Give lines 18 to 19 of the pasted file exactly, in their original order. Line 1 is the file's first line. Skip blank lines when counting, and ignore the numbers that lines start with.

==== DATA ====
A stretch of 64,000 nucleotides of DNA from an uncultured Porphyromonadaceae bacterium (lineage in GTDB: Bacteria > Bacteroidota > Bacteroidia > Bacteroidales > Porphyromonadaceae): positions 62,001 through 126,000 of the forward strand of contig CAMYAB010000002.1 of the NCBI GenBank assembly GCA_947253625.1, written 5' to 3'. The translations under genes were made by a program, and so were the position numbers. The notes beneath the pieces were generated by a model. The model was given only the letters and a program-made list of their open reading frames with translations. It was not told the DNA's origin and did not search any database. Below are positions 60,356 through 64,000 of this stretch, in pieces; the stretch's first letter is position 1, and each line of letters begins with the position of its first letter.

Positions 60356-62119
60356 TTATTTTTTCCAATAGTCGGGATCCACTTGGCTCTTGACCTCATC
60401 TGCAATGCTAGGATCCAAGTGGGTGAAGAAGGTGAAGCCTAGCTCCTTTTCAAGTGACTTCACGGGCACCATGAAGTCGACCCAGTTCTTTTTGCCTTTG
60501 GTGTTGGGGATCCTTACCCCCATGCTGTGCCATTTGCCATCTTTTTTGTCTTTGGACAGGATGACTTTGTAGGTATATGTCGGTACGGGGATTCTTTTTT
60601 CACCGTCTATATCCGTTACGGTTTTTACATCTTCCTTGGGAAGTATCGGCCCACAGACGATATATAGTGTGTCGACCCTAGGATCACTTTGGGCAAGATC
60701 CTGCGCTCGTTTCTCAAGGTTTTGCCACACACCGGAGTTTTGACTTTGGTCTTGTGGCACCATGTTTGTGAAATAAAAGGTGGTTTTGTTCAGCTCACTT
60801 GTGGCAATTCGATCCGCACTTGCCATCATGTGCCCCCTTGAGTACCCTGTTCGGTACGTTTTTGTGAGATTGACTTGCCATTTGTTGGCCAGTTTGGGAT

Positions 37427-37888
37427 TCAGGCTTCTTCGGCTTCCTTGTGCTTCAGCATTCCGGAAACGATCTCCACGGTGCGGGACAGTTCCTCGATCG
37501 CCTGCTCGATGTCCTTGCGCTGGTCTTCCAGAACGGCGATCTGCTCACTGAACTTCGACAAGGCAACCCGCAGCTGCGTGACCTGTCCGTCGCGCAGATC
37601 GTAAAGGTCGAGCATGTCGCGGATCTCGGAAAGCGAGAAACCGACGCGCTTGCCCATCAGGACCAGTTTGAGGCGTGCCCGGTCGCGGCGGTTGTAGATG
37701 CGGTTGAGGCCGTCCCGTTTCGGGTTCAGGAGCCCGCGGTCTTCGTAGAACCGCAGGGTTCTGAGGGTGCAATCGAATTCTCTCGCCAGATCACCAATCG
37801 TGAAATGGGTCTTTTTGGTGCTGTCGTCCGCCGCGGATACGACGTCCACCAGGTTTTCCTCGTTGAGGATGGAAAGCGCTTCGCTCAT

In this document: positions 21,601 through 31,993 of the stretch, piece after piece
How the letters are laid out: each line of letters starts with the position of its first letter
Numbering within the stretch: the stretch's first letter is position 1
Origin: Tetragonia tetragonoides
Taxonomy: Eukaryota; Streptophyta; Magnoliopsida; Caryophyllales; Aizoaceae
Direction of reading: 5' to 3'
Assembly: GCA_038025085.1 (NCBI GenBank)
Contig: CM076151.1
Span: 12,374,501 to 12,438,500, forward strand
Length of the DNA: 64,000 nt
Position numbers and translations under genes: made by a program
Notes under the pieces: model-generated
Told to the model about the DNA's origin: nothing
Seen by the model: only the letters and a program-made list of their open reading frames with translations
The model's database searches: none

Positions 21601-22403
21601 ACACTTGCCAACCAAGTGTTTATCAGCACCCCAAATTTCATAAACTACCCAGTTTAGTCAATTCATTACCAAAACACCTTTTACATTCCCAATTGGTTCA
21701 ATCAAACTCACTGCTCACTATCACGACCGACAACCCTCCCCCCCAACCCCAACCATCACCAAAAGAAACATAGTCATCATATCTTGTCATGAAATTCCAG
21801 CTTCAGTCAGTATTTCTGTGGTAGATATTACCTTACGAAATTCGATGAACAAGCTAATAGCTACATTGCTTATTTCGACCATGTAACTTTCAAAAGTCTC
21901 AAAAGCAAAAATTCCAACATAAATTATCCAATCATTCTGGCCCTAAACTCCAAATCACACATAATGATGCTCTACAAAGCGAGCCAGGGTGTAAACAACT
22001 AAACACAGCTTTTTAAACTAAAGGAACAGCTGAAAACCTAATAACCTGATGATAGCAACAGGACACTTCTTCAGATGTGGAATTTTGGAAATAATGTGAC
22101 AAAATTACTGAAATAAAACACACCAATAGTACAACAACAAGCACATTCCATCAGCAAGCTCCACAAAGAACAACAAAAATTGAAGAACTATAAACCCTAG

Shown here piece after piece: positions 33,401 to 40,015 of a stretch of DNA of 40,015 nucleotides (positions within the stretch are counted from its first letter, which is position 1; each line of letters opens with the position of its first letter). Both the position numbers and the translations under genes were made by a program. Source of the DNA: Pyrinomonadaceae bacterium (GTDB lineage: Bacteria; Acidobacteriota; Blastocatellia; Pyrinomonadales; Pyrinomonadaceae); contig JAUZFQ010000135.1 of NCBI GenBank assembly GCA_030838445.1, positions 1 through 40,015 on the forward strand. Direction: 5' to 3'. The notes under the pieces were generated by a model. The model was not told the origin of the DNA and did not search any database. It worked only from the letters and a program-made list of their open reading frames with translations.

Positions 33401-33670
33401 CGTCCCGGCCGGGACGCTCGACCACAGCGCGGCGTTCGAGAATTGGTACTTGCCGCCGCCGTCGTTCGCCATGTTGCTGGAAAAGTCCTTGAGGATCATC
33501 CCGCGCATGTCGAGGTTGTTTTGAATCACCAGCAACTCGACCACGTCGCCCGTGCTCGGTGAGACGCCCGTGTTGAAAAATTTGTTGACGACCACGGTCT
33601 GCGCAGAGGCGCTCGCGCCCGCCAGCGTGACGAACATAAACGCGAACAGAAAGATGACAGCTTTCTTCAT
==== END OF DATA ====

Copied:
Origin: Tetragonia tetragonoides
Taxonomy: Eukaryota; Streptophyta; Magnoliopsida; Caryophyllales; Aizoaceae